Book Review: Predictably Irrational

When I took economics in college, I was told that the marketplace is rational, that humans will find any inefficiencies and exploit them so that they will be immediately removed. The professor and textbooks explained how this was true and gave plenty of examples to provide justification. However, we can all think of times when our decisions don’t seem rational. Predictably Irrational – The Hidden Forces That Shape Our Decisions is a book that gives insight into the sometimes very strange behavior of the human mind and how we as humans will behave irrationally. The author, Dan Ariely, is a professor at Duke University in Psychology and Behavioral Economics. The book blends stories about real life situations where Ariely and his colleagues observed people behaving irrationally and performed experiments to better understand the human behavior in those situations.

Ariely experienced traumatic injury when he was a young man serving in the Israeli army, sustaining burns over the majority of his body. Through the traumatic recovery period, he learned to separate himself from his environment and become a keen observer of human behavior. This skill has helped him in his career, allowing him to consider behavior that many of us probably wouldn’t notice. He used some interesting motivational techniques to get through some of his treatment, effectively designing experiments that helped him get through painful treatments that aided in his healing from his injuries and other health issues. The book is organized into chapters that delve in to different areas of human behavior. For example, he covers the topic of free (or as he calls it FREE!) items and their influence on purchases. Through a series of experiments, he determines that when an item is free, humans will not make rational decisions for products. We will take the free item, even if paying for another item would bring us more enjoyment or utility. Another interesting topic is the impact of sexual desire on decision making. The experiments for that were quite provocative, not like what I remember when I was a subject of psychology experiments as an undergrad as a way to make some quick cash. He also studied procrastination and self control and found that setting firm deadlines on class assignments gave students better grades than allowing students freedom to turn in assignments at their leisure. I’d always suspected this to be the case, not just in school but in my profession of writing software, but now there’s some proof. The book has many more interesting experiments, followed with suggestions on how the knowledge could be used to better our lives.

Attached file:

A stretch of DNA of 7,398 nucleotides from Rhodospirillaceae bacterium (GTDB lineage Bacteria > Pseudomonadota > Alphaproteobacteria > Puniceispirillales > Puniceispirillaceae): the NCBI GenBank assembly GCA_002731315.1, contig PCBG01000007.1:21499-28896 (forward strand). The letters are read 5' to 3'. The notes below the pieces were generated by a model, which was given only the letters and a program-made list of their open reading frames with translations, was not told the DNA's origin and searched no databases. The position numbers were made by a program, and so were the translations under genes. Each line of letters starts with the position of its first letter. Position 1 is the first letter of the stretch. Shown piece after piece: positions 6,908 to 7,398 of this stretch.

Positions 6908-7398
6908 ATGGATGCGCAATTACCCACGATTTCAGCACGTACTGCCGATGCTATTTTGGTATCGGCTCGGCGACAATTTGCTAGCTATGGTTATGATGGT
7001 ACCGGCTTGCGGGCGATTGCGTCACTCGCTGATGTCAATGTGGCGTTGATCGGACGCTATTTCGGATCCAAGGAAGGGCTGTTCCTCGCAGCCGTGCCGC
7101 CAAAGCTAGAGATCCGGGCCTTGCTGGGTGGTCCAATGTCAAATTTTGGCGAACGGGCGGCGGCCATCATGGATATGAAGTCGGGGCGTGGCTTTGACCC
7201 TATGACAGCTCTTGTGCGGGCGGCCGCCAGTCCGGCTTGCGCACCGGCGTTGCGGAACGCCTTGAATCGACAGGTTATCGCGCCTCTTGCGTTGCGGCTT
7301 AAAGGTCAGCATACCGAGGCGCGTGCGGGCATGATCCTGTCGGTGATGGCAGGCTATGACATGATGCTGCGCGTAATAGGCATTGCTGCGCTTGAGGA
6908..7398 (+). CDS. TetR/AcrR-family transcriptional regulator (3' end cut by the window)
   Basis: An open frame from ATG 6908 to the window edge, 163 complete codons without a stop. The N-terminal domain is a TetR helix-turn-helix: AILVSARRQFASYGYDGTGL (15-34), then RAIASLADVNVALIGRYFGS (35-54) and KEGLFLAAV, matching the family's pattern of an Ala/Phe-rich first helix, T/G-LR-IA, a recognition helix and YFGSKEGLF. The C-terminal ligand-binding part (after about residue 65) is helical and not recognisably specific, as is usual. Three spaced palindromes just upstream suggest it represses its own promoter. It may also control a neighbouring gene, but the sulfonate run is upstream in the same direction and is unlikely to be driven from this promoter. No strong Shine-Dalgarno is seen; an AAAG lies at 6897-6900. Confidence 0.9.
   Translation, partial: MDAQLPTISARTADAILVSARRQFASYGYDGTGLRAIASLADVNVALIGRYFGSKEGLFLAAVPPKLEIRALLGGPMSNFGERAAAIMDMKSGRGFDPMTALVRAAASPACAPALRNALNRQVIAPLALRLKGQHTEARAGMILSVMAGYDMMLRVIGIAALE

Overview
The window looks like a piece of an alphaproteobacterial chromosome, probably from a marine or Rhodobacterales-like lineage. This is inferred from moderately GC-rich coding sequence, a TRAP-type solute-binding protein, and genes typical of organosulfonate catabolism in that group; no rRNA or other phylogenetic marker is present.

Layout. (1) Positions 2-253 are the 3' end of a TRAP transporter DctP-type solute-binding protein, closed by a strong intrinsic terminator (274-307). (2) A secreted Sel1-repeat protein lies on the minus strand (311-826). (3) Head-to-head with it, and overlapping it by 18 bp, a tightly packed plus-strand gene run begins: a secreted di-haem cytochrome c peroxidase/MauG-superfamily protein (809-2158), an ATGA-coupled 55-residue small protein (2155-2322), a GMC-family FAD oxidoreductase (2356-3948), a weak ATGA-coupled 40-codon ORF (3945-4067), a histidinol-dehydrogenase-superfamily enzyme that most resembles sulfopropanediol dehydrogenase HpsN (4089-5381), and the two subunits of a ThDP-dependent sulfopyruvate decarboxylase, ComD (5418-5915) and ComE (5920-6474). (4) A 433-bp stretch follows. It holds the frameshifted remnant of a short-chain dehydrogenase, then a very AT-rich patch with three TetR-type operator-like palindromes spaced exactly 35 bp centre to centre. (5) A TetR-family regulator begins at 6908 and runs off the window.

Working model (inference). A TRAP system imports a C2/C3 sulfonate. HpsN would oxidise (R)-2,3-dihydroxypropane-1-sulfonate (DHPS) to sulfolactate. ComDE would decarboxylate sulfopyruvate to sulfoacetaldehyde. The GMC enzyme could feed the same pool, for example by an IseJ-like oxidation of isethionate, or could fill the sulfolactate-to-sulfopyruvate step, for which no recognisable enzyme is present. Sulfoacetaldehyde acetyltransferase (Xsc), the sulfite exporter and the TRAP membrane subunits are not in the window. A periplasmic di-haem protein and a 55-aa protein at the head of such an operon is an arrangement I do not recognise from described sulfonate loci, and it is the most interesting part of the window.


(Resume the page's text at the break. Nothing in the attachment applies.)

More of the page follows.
The application of the information in the book is the most interesting to me. I find myself thinking a little more skeptically about products and advertising since reading the book. I also have considered a few of the techniques suggested for making better decisions in areas where will power is concerned. For example, in order to get through a very difficult drug treatment, Ariely used the reward of watching a movie to help himself do the unwanted task of taking the medication that made him sick. Maybe I can find ways to link things I enjoy with things that I put off, rewarding myself for good behavior.

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